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The stock market doesn't move in a straight line, rather it zigzags higher (or lower) in response to alternate waves of buying and selling pressure. When we speak of the market as being "overbought" we mean that buying pressure has persisted long enough that it is likely to be exhausted. The reverse is true when the market is oversold.
A good way to determine the market's condition (overbought/oversold) across a range of time frames is to analyze the percentage of stocks above their 20-, 50-, and 200-day moving averages. When a stock is above a moving average it is considered bullish, and the stock can be considered to be in a rising trend for that time frame. The percentage of stocks above their 20-, 50-, and 200-day moving averages is a set of similar indicators that give us a measure of market conditions in the short-, medium-, and long-term respectively. The chart shows this set of indicators for the stocks in the S&P 500 Index, but we track these statistics for several major market and sector indexes.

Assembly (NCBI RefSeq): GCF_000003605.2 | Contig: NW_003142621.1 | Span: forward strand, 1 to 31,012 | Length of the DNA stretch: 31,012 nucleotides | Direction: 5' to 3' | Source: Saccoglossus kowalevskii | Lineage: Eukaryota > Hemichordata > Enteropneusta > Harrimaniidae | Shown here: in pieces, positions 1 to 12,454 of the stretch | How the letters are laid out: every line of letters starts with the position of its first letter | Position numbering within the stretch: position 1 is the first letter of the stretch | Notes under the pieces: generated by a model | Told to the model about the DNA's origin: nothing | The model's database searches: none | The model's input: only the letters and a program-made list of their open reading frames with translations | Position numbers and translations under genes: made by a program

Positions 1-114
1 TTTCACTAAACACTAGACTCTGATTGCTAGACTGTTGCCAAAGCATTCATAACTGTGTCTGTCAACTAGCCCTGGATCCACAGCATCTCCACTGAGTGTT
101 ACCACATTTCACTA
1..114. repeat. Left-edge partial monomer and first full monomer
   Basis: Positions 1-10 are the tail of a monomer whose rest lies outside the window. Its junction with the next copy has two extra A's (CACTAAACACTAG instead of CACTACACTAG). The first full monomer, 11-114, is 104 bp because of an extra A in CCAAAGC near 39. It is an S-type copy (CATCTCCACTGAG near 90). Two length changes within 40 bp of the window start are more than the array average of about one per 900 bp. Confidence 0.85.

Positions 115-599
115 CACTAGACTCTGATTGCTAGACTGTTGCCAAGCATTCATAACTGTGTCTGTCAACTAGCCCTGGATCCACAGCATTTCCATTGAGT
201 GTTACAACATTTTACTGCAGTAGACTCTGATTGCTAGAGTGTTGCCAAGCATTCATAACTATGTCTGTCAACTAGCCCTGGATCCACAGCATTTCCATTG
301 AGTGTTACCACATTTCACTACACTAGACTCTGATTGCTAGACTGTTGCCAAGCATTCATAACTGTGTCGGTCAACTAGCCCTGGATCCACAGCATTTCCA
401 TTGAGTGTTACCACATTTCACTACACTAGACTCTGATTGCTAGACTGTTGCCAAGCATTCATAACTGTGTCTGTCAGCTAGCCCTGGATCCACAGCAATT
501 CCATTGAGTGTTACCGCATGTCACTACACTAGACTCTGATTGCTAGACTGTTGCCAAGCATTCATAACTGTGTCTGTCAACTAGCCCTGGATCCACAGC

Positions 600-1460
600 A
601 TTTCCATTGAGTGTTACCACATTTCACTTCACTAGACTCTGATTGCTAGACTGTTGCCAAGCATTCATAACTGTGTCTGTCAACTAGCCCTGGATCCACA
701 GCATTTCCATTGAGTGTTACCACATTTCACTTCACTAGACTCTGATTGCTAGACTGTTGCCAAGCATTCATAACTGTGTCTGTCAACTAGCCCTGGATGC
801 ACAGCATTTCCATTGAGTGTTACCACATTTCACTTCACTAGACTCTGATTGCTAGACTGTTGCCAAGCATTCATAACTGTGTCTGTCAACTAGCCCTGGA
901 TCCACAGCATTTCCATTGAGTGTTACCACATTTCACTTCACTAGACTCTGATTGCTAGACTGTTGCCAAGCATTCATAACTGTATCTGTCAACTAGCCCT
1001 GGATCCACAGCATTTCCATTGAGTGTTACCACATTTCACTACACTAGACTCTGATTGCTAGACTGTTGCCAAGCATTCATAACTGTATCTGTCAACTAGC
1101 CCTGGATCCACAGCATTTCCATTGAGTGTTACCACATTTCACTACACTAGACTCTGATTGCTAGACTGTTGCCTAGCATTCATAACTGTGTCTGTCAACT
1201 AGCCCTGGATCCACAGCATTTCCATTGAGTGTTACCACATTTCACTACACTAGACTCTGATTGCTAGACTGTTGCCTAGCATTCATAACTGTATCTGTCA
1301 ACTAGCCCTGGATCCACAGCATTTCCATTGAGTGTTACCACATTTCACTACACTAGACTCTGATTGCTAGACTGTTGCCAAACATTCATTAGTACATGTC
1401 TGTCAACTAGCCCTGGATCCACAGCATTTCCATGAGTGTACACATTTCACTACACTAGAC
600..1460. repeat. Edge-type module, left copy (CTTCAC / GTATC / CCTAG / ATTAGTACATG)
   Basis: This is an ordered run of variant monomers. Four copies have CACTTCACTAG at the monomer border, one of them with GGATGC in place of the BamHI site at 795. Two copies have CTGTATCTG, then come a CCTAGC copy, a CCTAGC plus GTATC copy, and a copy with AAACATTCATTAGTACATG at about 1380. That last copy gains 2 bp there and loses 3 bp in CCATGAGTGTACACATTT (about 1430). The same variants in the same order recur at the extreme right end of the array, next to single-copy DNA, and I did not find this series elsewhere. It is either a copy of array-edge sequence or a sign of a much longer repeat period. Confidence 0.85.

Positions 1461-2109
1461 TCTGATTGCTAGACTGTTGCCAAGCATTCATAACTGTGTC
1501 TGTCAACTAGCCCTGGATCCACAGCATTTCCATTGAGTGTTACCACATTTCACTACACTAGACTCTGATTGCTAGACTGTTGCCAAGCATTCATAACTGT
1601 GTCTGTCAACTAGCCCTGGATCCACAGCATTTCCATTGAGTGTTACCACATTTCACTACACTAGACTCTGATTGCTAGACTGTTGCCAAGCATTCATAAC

All three indicators have the same range, and you will notice that the shorter-term 20-EMA index moves from one extreme to the other with greater frequency than the medium-term 50-EMA or long-term 200-EMA indexes. When all three indicators are aligned at the same extreme level within the range, it normally signals that an important top or bottom is near.
During a bull market, overbought conditions are not grounds for going short, but they will generally result in corrections or consolidations, so it is a good time to take a closer look at stop loss points.